Speaking at a law enforcement forum in Oak Creek, Sikh social worker Nimmi Arora said, “We’re still in the early stages of grief. We’re still asking, Why and What. But grieving involves resetting your life entirely.”
Two days before the funerals, a Euro-American man in a pickup truck pulled up beside a young turbaned Sikh man at a traffic light, and cocked his finger, miming shooting. "Don't think it's over!" he shouted.
Sikhs, Muslims, Jews, Hindus, Buddhists ... and members of other minority faiths in North America know it's not over because it's never over. And those of us who have lived in other countries know that if it’s not religion, it might be skin colour. If not colour, it could be language, class, caste, gender or sexual orientation. Experiences of discrimination come early in the form of epithets, teasing, bullying. Later: job discrimination, bricks smashing windows, lewd gestures, name-calling and the like.
But those who embraced us and lit candles in shame and sorrow for our loss represent a majority of people. Millions of Euro-Americans support those who dare to be different. Millions of Euro-Americans believe in religious freedom. The mental chasm between Wade Page and the heterogenous, diverse, polyglot, multicultural mourners of his act is stupefying. Yet it offers hope.
At the funerals, I met Sikhs with different lifestyles: a Nanakpanthi, many Yogi Bhajan Sikhs, an Ekankar Sikh. Sindhis who believe only in the first guru, Nanak, arrived to pay their respects. Children at our gurdwara learned that a few Sikh women also wear turbans, and many second-generation Sikh men now wear long hair and baseball caps. Groups of young Sikh men and women arrived from Toronto, Montreal, Vancouver, Melbourne, Portland, and San Diego and saw the rolling hills and lakes of Wisconsin for the first time. After paying her respects beside the open caskets, a young woman with green eyes, a Mohawk haircut, black lipstick, flame tattoos and several crosses dangling from her neck threw her arms around me. All of us wept together.
Community organizers from the Sikh Coalition and the Sikh-American Legal Defense and Education Fund became our spokespeople. They helped the media focus on the victims, and present us as fellow citizens under the same national flag. Their activism has ensured the August 5 shooting cannot be dismissed as an act of mental illness but named an act of terrorism. They are now challenging the inclusion of hate crimes against Sikhs in the statistics for hate crimes against Muslims – it only refocuses violence to impute these crimes to “mistaken identity.”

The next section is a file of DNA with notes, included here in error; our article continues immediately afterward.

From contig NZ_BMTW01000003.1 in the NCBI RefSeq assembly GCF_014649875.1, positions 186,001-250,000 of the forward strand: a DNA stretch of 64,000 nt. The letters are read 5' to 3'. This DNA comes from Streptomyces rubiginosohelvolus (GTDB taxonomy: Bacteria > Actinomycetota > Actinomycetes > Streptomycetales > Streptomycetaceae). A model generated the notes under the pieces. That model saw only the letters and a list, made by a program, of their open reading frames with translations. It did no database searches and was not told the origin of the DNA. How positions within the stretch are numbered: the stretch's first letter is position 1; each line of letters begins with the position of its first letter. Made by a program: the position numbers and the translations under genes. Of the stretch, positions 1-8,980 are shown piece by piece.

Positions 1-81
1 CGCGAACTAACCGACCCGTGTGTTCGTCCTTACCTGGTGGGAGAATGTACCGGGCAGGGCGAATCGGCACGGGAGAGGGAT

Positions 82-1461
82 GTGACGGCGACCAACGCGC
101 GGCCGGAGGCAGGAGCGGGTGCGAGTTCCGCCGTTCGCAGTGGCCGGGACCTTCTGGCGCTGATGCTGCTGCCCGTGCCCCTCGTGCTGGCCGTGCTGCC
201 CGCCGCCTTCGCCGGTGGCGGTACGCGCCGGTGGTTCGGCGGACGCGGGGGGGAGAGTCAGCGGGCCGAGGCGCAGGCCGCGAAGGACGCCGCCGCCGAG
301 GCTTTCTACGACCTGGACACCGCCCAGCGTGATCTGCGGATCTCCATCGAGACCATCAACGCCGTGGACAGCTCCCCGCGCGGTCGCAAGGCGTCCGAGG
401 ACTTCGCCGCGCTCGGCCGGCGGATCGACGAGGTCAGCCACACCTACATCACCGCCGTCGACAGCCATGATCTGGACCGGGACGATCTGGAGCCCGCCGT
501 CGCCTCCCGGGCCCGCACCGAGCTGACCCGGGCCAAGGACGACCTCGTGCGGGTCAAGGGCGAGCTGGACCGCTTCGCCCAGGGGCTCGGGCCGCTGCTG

Still, some who lose loved ones to shootings, such as the family of Dalbir Singh, a Sikh man shot in nearby Milwaukee one week later, will grieve alone, ever uncertain if that robbery was also a hate crime.
Late at night after the funerals, as I helped scrub blood stains from the dining hall floor at the gurdwara, the comforting chant of our gurus' Punjabi poetry played on speakers throughout the gudwara. Next morning I joined in to give thanks and prayers along with well-wishers from all over Wisconsin and the world. We're back to work now, educating non-Sikhs by our presence. Going home in my car, I played Deh Shiva Bar Mohe Ihai, a hymn of our Tenth Guru urging Sikhs to fight for those who cannot, and be free of fear.
But there are other Wade Pages out there. How can we change them?
From a novella I wrote a few years ago, a character whispers, “One person at a time. One person at a time.”
The author is a second-generation Sikh. She lives in Milwaukee, Wisconsin, USA, with her Irish-American husband and is the author of the novels What the Body Remembers and The Tiger Claw, and the collections English Lessons and Other Stories and We are Not in Pakistan. Her latest novel is The Selector of Souls.
[Courtesy: TVOntario. Edited for sikhchic.com]
September 22, 2012
Conversation about this article
1: Jaspreet (Surrey, British Columbia, Canada), October 06, 2012, 5:33 PM.
Ms. Baldwin, I watched a YouTube video called "The Storming of the Temple" after searching 'Burning Punjab' for I had heard this website had been banned in India. Anyway, I heard Khushwant Singh say 20,000 Sikhs were butchered after Mrs. Gandhi was killed. I was surprised for I regard him as a so-called 'moderate' and had always heard the official government figure, which is around 3000. I trust his judgement for he is an intelligent, informed and courageous man. I recently read his book, "The End of India." It also talks about the way the anti-Sikh killings were orchestrated by the state. As he said, they were not communal 'riots' as Sikhs did not start killing Hindus and there were Hindus who hid Sikhs too. It was state led and completely organized.